Moving kitchen sink drain in slab - will house vibrate much?

brownliNovember 5, 2006

Ok, laugh at my question now, then know I'm serious with the asking. We're doing a full kitchen remodel and will be moving our kitchen sink drain a few feet (slab) and adding an additional drain for a second sink. I have no clue how the plumber will 'bust up' the slab foundation, but I'm assuming a jack hammer or similar tool. My question is: How much vibration will there be throughout the house, and more specifically, will any dishware, glass, etc. stored in cabinets and open shelving be in jeapordy in adjacant rooms. I fear our glassware will 'walk' off the shelves due to the vibration. Ok, laugh, then please respond.

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jason1083

on a residential slab a plumber may just use a sledge hammer.
Jackhammers are at times quicker, but they are brutal to work with. I would recomend removing all glassware/fragile items from shelving as a precaution. Cabinets should be ok if you secure the doors shut.
The biggest issue determining the amount of vibration (besides method)will be the amount of concrete that needs to be busted out. Also if say there was jackhammering occuring by a wall with a shelf on the other side that would be more at risk for vibrating than shelves in other rooms.

One last tip: When the plumber finishes the pipe work and gets ready to repair the floor (or someone else does) be sure that all unsound concrete is removed from the edges of the area busted out.

    Bookmark   November 5, 2006 at 3:24PM
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sombreuil_mongrel

I think that the plumber will use whatever tool he already owns that will be the most efficient. If he owns a concrete saw, be prepared to deal with a huge cloud of concrete dust.
He may have a large electric demo hammer or electric jackhammer. Either of these will be up to the task of busting up a few feet of slab quickly. I predict that they will not register on your richter scale.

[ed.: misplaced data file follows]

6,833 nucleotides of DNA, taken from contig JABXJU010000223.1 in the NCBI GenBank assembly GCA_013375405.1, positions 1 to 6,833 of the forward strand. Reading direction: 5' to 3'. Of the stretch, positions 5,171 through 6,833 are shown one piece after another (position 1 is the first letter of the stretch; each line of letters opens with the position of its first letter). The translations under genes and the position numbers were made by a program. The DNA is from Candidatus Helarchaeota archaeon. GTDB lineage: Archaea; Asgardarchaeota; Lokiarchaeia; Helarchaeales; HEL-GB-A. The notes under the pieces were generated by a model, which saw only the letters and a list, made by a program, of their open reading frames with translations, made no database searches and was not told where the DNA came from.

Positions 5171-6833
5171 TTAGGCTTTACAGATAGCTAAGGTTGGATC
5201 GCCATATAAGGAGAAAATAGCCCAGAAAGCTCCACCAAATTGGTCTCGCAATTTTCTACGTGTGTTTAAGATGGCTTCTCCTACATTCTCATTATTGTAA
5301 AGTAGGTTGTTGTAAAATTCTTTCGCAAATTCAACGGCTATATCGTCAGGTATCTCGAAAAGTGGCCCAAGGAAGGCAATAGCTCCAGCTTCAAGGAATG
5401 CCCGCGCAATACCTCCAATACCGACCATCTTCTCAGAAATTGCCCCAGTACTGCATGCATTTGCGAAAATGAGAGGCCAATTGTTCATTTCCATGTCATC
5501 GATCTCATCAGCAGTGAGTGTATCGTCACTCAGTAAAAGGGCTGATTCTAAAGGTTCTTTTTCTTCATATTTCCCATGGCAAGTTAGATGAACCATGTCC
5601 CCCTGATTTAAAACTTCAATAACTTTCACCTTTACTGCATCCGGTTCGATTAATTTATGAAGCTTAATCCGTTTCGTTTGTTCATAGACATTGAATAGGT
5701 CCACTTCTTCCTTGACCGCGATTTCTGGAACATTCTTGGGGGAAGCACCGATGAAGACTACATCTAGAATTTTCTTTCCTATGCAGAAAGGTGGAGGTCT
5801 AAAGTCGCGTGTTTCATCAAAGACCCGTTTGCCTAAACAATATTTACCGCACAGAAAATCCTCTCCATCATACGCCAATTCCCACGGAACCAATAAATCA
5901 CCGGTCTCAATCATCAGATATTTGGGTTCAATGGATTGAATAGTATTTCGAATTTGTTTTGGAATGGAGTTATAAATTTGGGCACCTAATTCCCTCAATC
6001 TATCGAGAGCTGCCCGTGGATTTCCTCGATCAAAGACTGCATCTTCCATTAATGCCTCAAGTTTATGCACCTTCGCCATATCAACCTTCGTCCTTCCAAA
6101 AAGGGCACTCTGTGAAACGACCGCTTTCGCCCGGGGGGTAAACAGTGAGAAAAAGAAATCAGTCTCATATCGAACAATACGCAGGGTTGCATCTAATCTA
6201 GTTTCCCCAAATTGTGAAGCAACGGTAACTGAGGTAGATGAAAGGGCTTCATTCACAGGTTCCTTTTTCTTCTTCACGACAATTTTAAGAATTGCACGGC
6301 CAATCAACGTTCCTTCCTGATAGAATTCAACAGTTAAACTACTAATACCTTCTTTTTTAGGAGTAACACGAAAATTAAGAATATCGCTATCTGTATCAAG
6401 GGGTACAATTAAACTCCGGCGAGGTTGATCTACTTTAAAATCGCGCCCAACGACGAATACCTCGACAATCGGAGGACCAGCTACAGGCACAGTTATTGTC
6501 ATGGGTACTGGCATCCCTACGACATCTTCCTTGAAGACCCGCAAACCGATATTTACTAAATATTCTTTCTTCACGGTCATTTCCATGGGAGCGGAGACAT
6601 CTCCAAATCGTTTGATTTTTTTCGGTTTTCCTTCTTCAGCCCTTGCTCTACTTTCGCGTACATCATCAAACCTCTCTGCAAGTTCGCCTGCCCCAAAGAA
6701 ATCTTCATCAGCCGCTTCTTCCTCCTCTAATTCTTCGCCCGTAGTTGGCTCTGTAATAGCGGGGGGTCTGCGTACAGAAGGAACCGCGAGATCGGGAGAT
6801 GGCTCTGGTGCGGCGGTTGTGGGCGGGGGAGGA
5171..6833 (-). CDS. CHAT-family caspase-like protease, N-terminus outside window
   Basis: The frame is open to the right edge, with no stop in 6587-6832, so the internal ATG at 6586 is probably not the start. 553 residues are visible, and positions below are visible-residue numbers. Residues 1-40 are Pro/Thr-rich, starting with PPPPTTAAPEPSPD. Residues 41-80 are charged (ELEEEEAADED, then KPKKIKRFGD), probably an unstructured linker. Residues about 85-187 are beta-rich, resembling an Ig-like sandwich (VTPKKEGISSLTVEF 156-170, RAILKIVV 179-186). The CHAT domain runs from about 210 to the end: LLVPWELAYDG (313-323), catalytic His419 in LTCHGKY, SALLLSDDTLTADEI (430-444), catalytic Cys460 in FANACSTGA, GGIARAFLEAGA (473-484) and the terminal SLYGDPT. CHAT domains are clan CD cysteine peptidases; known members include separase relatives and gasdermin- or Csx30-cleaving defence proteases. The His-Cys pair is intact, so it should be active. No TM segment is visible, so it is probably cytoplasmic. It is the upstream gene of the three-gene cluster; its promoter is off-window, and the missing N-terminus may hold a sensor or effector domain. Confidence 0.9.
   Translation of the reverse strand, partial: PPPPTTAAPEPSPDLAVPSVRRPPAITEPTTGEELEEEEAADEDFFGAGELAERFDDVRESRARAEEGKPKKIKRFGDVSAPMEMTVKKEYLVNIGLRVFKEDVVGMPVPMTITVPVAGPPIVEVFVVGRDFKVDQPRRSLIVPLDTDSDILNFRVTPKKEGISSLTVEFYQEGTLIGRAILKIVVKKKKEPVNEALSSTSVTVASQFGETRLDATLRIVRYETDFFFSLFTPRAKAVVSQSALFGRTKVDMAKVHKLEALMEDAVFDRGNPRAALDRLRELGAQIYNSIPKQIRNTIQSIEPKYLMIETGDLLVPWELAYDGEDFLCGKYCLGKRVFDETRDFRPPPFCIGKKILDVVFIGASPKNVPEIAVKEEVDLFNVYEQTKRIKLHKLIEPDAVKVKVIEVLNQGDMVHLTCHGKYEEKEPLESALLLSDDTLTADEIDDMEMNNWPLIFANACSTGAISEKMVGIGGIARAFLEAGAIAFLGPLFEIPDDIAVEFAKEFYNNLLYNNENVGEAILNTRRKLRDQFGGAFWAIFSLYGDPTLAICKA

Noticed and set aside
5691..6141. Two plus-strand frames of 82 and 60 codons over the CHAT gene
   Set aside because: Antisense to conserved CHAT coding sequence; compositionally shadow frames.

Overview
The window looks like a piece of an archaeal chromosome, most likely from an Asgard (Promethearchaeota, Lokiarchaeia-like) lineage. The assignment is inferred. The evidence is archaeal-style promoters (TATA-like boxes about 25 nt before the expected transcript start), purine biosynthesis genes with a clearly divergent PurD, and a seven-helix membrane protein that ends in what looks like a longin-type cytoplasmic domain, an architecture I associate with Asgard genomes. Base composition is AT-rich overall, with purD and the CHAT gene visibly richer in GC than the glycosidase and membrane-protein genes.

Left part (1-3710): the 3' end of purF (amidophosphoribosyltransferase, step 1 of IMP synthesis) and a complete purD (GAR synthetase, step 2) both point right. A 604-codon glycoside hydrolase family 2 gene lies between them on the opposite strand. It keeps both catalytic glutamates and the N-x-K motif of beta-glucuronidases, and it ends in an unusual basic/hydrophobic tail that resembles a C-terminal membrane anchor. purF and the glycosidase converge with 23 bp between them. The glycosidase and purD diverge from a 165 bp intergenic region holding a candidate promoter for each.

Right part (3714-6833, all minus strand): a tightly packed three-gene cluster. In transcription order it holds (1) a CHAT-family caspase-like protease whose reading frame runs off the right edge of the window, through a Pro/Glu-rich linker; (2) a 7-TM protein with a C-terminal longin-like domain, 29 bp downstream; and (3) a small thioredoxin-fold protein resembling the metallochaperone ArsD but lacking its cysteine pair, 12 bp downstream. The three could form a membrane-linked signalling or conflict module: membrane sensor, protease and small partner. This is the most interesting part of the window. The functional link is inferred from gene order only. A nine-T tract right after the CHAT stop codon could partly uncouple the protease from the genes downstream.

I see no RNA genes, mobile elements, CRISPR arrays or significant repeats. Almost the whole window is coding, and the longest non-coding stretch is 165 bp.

Casey

    Bookmark   November 5, 2006 at 6:27PM
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brownli

Thanks to all for the information, tips and advice. I'm less nervous now and will pay attention to my fragile glassware. The 'dig' is in the middle of the kitchen, a good 6 feet from any wall, so I'm feeling more comfortable about the surrounding rooms. Either my husband or I will be here the day of the 'dig' and will be sure to check the concrete edges before repair begins. Thanks again.

    Bookmark   November 5, 2006 at 6:39PM
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rotag

We just had a similar situation. We're moving our kitchen to old master bedroom. A 16 foot "trench" needed to be cut into slab to connect plumbing and electrical to island and perimeter sink. We used a concrete saw to cut completely through slab and rebar to dirt underneath. Two "lines" about a foot apart, were cut with the saw. Then a sledgehammer was used to break up the concrete into pieces small enough to be carried out. I honestly did not notice any vibration; I was just outside a window looking in. The dust was not as bad as I thought it would be because the saw had a hose attachment and a small but steady stream of water flowed as the slab was being cut. My husband had the wet vac going at the same time to minimize water buildup. We also had a jackhammer used on a smaller area and the dust from that was worse as was the noise. Did not notice any vibration from that either. But I would remove anything that you didn't want dust on, because no matter how well you tape and use plastic, the dust gets everywhere.

    Bookmark   November 5, 2006 at 8:06PM
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pjb999

Dust is bad for sure, but yours is not an unreasonable question. I definitely think removing the nearby breakables (and keeping an eye out when they start breaking stuff) is a good idea...but as others say, it depends somewhat on how they're going to do it.

Rotag, interesting how you went back down to bare earth, a question though:

Since doing so compromised the waterproof barrier designed to stop damp rising through the concrete slab, how did you deal with that? Did you put new plastic down and integrate it with the original membrane?

Did you have any dampness problems after that?

    Bookmark   November 6, 2006 at 10:41AM
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rotag

pjb - That was the same question we had about the barrier. When that portion of the slab was dug out, no existing barrier was found. Our house is over 25 years and we have the building plan from previous owner, which indicates a barrier should have been in place. Our architect (we are doing an extensive remodel and addition)speculated that one was never in place or it rotted away over time; we just don't know. We are still working on that area and it is not filled in yet. He said we could put polyethylene in place, but that would probably be a waste of time, since there probably isn't a barrier anywhere else. We have lived in the house over 20 years and have never had a problem with dampness.